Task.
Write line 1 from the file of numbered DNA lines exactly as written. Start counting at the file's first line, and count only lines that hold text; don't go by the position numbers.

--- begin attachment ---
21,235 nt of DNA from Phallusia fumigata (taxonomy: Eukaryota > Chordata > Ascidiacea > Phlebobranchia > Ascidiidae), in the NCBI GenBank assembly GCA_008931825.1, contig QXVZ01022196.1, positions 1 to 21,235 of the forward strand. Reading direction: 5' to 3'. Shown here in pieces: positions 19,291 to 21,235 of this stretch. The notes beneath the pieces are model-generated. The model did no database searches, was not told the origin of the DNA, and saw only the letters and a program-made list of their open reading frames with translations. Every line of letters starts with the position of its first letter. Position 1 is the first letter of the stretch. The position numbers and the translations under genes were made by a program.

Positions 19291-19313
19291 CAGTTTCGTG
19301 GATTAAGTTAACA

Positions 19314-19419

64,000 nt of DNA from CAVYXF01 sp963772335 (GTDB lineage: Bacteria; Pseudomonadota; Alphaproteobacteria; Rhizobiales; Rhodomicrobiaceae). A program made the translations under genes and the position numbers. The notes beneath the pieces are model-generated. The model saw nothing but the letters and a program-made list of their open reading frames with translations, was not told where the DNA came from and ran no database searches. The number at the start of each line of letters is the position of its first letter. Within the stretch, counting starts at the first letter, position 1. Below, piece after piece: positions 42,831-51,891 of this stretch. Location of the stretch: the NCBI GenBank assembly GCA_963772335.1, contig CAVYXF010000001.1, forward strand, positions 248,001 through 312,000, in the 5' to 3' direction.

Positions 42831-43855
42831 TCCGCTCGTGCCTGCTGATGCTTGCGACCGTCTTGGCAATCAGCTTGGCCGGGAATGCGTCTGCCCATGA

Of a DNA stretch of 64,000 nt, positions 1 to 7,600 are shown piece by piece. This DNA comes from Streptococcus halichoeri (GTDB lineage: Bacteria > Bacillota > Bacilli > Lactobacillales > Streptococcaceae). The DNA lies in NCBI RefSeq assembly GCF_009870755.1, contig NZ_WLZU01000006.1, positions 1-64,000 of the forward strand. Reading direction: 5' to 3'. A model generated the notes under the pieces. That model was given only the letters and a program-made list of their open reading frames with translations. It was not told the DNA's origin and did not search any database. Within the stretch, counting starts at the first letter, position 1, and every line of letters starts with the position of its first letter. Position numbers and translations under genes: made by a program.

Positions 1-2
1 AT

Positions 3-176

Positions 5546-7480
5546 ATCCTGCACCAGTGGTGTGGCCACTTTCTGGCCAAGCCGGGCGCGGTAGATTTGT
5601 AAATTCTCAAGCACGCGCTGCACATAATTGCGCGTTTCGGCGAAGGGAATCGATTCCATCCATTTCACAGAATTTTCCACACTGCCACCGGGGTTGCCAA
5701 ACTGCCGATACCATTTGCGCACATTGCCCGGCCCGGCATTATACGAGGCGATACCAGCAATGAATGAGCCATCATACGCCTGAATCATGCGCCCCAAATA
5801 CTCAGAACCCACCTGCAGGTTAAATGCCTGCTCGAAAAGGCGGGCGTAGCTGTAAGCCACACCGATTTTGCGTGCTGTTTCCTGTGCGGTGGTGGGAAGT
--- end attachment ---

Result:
21,235 nt of DNA from Phallusia fumigata (taxonomy: Eukaryota > Chordata > Ascidiacea > Phlebobranchia > Ascidiidae), in the NCBI GenBank assembly GCA_008931825.1, contig QXVZ01022196.1, positions 1 to 21,235 of the forward strand. Reading direction: 5' to 3'. Shown here in pieces: positions 19,291 to 21,235 of this stretch. The notes beneath the pieces are model-generated. The model did no database searches, was not told the origin of the DNA, and saw only the letters and a program-made list of their open reading frames with translations. Every line of letters starts with the position of its first letter. Position 1 is the first letter of the stretch. The position numbers and the translations under genes were made by a program.